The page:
Even better, though, was the Fourth of July parade in Warren, Vermont in 2012 when Bernie was running for re-election. This time, I was one of the volunteers holding Bernie’s banner, just in front of the Senator himself. Over and over again, as large chunks of the parade watching crowd shifted their attention from the float in front of us to the campaigning Senator, massive cheers erupted — and again, the waves of love and gratitude washed over all the volunteers as well. I heard the same enthusiastic shouts repeatedly, through the entire parade: “We love you, Bernie!” “Thank you Bernie!” And the occasional, “Bernie for President!” The love and gratitude were overwhelming.
And, critically important. A few weeks later, after the parade season ended, Bernie launched his town meetings right next door, at the Maple Corner Community Center. Unlike most other Washington politicians, Bernie does not charge admittance to these events. Quite the opposite. He actually provides a free dinner to everyone who shows up! Amazing. But the salad and lasagne were not the reasons why the audience that night was enthusiastic. We were enthusiastic because of Bernie’s record. Like the parade crowd, we were filled with gratitude and love for Bernie and his staff because of the work they do.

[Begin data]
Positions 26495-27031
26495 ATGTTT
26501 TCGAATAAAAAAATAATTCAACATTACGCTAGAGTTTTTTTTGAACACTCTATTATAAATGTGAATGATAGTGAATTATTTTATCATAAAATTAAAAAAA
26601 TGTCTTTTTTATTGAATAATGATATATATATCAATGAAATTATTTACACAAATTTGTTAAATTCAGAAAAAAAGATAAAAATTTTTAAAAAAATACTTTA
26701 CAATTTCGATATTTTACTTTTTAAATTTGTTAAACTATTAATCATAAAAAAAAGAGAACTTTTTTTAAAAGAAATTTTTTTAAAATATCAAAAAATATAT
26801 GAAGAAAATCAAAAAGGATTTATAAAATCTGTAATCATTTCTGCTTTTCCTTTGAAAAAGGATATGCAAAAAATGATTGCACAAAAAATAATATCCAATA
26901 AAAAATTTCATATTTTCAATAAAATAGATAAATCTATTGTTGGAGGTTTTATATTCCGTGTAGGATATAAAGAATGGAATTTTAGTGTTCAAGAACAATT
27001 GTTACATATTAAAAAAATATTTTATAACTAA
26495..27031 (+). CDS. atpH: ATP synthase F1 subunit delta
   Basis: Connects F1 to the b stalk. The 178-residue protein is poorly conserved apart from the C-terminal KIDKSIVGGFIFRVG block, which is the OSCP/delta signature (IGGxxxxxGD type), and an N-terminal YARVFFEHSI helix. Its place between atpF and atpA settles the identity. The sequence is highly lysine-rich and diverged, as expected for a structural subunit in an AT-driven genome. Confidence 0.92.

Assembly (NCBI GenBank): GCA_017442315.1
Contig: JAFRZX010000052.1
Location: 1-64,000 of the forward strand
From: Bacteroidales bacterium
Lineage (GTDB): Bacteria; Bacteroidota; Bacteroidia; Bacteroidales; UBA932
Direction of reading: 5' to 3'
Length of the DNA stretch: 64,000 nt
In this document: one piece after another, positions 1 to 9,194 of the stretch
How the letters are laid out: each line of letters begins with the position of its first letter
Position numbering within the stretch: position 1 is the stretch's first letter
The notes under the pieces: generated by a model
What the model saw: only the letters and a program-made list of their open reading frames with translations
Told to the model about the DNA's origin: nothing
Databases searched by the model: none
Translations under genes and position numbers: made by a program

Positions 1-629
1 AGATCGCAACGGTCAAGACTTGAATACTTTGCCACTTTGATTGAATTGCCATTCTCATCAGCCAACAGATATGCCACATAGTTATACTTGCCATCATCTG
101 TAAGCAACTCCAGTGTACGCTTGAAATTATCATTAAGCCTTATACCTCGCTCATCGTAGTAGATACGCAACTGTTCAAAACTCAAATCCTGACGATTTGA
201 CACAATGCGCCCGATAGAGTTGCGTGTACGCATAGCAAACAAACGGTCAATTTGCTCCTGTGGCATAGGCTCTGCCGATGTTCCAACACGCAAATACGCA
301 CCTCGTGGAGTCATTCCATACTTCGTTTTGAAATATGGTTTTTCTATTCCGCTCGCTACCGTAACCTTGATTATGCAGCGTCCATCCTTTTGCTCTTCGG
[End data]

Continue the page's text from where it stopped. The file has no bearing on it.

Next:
Before the Senator spoke, his staff member expressed his gratitude for our expressions of gratitude. He said, essentially, Bernie needs your love, needs to hear your cheers and your cries of thanks because, in D.C., Bernie’s work is damned hard. He needs to come back in Vermont, take a swim in the river with his supporters here who will celebrate with, and be good to, him. Like most relationships, it’s circular: we need Bernie, and Bernie needs us.
Right relation. Being good to each other. Celebrating.
Afterwards, before leaving Maple Corner, Bernie paused to share the love with my daughter and four-month-old granddaughter. I’d say two out three of them were happy to have their picture taken together! Anyway, I’m grateful for the photograph.
We all need to share the love.